SeaGen Ends One Leukemia Drug Trial, Stops Enrolling Three Others

Xconomy Seattle — 

Seattle Genetics is ending a Phase 3 clinical trial of its leukemia drug after a review showed more deaths in patients treated with the drug compared to the control group, the company announced this morning.

Bothell, WA-based Seattle Genetics (NASDAQ: SGEN) says the decision to end the trial follows a discussion with the independent data monitoring committee and a review of unblinded clinical trial data. That review found showed higher death rates, including fatal infections, in the group of patients treated with its drug vadastuximab talirine, SeaGen says. In addition to ending that trial, SeaGen will also stop enrolling patients in three other trials of the drug.

The news delivered a blow to SeaGen’s stock price, which dropped more than 12 percent to $56.77 early Monday.

SeaGen was studying vadastuximab talirine as a potential treatment for acute myeloid leukemia (AML), a form of the blood cancer in which stem cells from bone marrow fail to mature into healthy white blood cells and instead build up in the body. The trial was testing the SeaGen drug in combination with chemotherapy compared to chemotherapy alone in adult patients newly diagnosed with AML.

The SeaGen drug is one of the company’s antibody drug conjugates (ADC), a type of cancer therapy that links powerful anti-cancer compounds to targeting antibodies to deliver a precise strike to cancer cells. SeaGen has already received FDA approval for one such drug, brentuximab vedotin (Adcetris) for Hodgkin’s lymphoma. Though ADCs’ targeted approach is meant to spare healthy cells, other efforts to develop ADCs have been stymied by the effects that the therapy’s powerful anti-cancer toxins have on healthy tissue.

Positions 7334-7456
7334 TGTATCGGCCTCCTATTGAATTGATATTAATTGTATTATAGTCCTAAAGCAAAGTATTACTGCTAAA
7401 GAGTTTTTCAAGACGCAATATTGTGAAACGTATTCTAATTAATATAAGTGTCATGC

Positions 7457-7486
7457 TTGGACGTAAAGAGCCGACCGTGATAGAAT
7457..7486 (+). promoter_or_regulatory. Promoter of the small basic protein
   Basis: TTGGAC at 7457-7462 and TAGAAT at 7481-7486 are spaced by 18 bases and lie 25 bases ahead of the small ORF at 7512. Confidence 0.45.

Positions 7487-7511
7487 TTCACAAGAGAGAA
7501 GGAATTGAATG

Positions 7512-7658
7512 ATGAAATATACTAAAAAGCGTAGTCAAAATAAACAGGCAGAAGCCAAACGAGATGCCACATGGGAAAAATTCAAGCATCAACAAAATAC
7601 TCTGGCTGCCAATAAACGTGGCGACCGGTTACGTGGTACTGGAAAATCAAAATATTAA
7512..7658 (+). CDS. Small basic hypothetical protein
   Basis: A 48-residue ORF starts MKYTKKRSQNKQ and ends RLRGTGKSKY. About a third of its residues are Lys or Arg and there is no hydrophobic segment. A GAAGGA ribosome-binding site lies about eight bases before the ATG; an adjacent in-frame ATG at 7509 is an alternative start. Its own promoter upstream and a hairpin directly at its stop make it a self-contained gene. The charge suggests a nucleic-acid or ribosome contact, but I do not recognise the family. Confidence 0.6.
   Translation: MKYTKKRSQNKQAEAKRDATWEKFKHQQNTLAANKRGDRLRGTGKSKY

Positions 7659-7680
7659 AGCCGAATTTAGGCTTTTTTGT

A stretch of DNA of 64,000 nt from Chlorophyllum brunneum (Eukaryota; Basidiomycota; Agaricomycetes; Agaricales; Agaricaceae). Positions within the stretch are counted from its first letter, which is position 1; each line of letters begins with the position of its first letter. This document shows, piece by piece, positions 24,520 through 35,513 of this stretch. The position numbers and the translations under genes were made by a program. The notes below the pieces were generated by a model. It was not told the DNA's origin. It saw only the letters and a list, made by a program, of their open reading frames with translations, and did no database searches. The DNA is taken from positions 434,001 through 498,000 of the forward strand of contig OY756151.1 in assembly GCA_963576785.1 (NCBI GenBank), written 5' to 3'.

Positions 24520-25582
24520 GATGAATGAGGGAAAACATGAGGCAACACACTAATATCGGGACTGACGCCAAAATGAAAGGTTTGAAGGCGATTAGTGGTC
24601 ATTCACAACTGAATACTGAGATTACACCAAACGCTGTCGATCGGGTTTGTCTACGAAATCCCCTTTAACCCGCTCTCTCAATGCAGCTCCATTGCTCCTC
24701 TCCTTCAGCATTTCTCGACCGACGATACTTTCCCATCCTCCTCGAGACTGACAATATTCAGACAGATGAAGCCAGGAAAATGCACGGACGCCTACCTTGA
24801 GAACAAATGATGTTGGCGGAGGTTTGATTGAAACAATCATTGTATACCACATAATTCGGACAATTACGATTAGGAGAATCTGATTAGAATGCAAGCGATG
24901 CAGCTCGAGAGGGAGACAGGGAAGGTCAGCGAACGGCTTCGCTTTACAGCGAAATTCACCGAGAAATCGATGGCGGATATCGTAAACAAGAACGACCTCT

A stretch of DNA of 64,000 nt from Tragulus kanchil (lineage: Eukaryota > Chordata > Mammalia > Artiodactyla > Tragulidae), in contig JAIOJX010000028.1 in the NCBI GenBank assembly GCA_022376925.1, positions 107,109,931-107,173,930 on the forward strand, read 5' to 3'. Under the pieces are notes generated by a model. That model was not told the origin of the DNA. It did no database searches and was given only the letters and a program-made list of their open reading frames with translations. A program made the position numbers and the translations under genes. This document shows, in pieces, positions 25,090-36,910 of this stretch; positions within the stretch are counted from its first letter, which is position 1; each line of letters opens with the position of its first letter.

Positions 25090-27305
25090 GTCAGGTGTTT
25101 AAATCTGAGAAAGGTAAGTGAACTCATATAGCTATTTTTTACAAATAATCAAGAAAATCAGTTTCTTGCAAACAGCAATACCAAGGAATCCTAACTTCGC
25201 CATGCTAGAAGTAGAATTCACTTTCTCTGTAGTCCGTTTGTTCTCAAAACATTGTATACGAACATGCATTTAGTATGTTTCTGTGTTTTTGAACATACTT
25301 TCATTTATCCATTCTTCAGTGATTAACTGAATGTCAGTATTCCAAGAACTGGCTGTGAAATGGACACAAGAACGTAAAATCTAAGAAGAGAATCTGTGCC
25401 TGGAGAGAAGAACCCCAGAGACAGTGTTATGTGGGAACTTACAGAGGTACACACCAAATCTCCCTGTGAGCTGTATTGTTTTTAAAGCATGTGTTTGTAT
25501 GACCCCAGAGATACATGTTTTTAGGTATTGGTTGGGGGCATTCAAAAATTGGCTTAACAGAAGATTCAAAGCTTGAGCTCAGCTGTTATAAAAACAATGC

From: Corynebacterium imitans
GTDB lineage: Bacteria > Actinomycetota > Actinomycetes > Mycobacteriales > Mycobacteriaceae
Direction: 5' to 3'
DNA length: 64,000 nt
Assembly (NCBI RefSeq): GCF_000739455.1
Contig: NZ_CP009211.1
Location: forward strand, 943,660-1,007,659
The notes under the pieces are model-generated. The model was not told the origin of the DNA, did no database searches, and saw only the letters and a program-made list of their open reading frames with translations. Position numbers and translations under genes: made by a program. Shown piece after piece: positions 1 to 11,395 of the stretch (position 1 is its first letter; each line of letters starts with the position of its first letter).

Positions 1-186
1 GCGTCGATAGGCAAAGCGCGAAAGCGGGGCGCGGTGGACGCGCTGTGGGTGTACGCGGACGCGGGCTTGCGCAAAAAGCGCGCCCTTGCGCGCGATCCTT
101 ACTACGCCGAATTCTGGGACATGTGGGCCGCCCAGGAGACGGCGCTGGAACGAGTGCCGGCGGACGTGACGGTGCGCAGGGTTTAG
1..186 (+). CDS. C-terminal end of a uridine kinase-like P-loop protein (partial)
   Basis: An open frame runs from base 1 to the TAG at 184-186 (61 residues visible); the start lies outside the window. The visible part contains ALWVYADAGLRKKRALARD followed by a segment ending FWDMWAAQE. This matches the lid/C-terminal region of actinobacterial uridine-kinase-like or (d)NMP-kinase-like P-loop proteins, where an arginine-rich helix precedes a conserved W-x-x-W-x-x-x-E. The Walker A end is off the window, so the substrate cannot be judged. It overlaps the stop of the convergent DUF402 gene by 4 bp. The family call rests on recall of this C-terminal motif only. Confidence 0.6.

So far, the data in the AML trial do not show safety issues involving liver toxicity, SeaGen says. Liver damage was among the concerns raised by the FDA regarding the deaths of four patients in earlier-stage clinical trials testing the drug as a single therapy in patients who received stem cell transplants before or after the treatment. Those deaths led the FDA to place complete or partial holds on three vadastuximab talirine trials last December. In March, the regulator cleared SeaGen to resume those trials after making changes to improve patient safety.

Besides AML, SeaGen was also studying its drug in patients who have myelodysplastic syndrome, a disorder in which bone marrow does not make enough healthy blood cells. Monday’s announcement also stops enrollment in that Phase 1/2 trial.

SeaGen says it plans to review the data from the AML trial and discuss with the FDA the future plans for its drug.

Image of human cells with acute myeloid leukemia by the National Cancer Institute.